Corinth, Denton Public Library make service deal

Comments () A Text Size

CORINTH — A recent partnership between Corinth and the Denton Public Library will allow residents to use Denton’s library service for a reduced price, finally ending Corinth’s long-standing agreement with the Lake Cities Library.

The Corinth City Council unanimously approved an agreement with the Denton Public Library on Thursday night during a council meeting that officials say will be a cheaper option for residents and Corinth.

The council agreed to spend $10,000 to purchase 400 library cards for residents, who can purchase them for $25 per household beginning in April. The council also agreed to pay an additional $1,000 to the library for administrative and supply costs.

Council member Lowell Johnson said he’s excited about the wider selection of services offered by the Denton Public Library.

“I’m particularly excited that the city will offer the e-library services,” he said. “I think it’s the way to go, considering more people use their tablets to read.”

The city previously partnered with the Lake Cities Library, but last fall officials decided to cut ties with the library.

Corinth city officials had complained that the approximate $90,000 a year they paid for services from the Lake Cities Library was more than their fair share based on how much their residents used the library’s services.

The other cities that fund the Lake Cities Library include Hickory Creek, Shady Shores and Lake Dallas, and those residents can use the services for free.

But to lessen the impact of removing city funding, the Corinth council agreed to fund the Lake Cities Library through March 31.

The vote to end the partnership forced the library to make deep cuts and make changes to fees, according to library officials. At least one employee was terminated and another was moved to part time.

Last month, the Lake Cities Library Board voted to stop accepting funds from the county, which now allows the library to begin charging residents living in unincorporated areas.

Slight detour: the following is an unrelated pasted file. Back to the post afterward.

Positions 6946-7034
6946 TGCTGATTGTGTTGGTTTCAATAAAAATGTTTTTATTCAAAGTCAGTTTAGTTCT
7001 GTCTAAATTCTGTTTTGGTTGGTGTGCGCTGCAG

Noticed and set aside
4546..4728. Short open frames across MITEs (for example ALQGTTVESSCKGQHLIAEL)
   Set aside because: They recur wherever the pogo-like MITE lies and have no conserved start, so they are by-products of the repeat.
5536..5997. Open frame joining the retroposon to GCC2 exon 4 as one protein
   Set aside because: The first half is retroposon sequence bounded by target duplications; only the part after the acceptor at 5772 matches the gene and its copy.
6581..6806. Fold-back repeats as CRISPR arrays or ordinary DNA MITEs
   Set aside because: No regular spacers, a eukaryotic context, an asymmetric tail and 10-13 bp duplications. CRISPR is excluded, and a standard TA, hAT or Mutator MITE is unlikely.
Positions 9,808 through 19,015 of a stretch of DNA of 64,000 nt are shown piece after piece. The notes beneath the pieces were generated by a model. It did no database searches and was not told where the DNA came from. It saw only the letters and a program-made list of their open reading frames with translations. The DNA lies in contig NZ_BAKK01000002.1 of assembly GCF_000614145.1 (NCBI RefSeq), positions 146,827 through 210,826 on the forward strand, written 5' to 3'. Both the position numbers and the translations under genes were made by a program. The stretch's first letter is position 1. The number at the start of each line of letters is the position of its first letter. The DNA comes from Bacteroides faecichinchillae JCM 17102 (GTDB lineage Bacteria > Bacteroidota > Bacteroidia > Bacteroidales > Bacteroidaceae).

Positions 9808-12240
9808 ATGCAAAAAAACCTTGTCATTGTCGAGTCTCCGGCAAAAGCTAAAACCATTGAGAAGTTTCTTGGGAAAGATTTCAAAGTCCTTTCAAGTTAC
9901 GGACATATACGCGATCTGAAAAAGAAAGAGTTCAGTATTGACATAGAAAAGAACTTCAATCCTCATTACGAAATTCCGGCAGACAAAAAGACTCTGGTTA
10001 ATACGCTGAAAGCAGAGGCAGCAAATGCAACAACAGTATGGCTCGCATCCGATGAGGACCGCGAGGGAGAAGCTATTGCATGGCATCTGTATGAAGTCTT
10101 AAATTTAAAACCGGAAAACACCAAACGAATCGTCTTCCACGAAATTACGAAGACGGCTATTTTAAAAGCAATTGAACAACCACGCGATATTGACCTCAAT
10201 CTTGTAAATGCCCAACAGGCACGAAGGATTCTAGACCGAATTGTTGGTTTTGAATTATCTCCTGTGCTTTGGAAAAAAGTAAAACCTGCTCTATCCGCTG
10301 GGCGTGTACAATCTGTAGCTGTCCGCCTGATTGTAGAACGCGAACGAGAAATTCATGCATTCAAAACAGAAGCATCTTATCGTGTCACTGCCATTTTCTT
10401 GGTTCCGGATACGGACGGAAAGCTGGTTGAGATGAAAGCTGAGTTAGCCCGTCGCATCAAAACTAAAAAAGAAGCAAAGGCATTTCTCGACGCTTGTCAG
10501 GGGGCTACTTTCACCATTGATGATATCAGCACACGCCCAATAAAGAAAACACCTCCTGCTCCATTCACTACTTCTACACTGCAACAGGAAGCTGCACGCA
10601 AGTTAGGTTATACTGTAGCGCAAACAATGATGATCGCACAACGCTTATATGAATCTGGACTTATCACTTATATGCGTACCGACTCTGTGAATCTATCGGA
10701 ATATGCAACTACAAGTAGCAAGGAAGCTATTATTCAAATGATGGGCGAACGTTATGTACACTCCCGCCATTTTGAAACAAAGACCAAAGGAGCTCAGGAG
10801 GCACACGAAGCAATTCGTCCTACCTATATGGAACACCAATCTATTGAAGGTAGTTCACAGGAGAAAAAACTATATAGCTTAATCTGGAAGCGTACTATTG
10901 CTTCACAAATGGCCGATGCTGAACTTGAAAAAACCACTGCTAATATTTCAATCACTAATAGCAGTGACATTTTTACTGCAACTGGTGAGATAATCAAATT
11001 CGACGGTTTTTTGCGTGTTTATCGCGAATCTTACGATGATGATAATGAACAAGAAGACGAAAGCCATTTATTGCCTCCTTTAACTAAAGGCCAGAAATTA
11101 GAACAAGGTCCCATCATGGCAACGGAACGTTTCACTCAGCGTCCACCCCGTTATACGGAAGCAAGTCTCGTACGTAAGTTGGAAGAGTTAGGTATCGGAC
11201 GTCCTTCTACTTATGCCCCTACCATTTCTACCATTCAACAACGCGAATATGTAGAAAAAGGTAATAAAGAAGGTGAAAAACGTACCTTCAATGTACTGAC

Under the new policy, the library will begin charging $50 for library cards, with a family cap of $200, for Corinth residents and unincorporated county residents to use the library, Lake Cities Library officials said.

Corinth council member Mike Amason was the first in September 2013 to propose implementing a replacement for Lake Cities Library services, which goes into effect beginning April 1.

Under the agreement with the Denton Public Library, the library has agreed to provide four annual youth programs and access to digital books, music and magazine selections.

In the months before the Thursday night meeting, city officials said the relationship with the Lake Cities Library became strained over the cost of services.

The library’s board members gave a few presentations to the council to justify the cost, but in most cases the city was left with more questions than answers.

Mayor Paul Ruggiere said the perception among several council members, “right or wrong,” is that Corinth has been paying a disproportionate share of the library costs, based on its usage of the library.

He added that in the end, the council was not convinced that the library’s data supported its request.

However, Lake Cities Library board member Mike Knox said he gave the council everything members requested and more.

Knox said the library will continue to serve the local community and do the best it can to grow despite the cuts.

“We’ll be fine,” he said.

For more information about the Denton Public Library’s services, visit library.cityofdenton.com or call 940-349-8752.

JOHN D. HARDEN can be reached at 940-566-6882 and via Twitter at @JDHarden.


Comments
DentonRC.com is now using Facebook Comments. To post a comment, log into Facebook and then add your comment below. Your comment is subject to Facebook's Privacy Policy and Terms of Service on data use. If you don't want your comment to appear on Facebook, uncheck the 'Post to Facebook' box. To find out more, read the FAQ .
Copyright 2011 Denton Record-Chronicle. All rights reserved. This material may not be published, broadcast, rewritten or redistributed.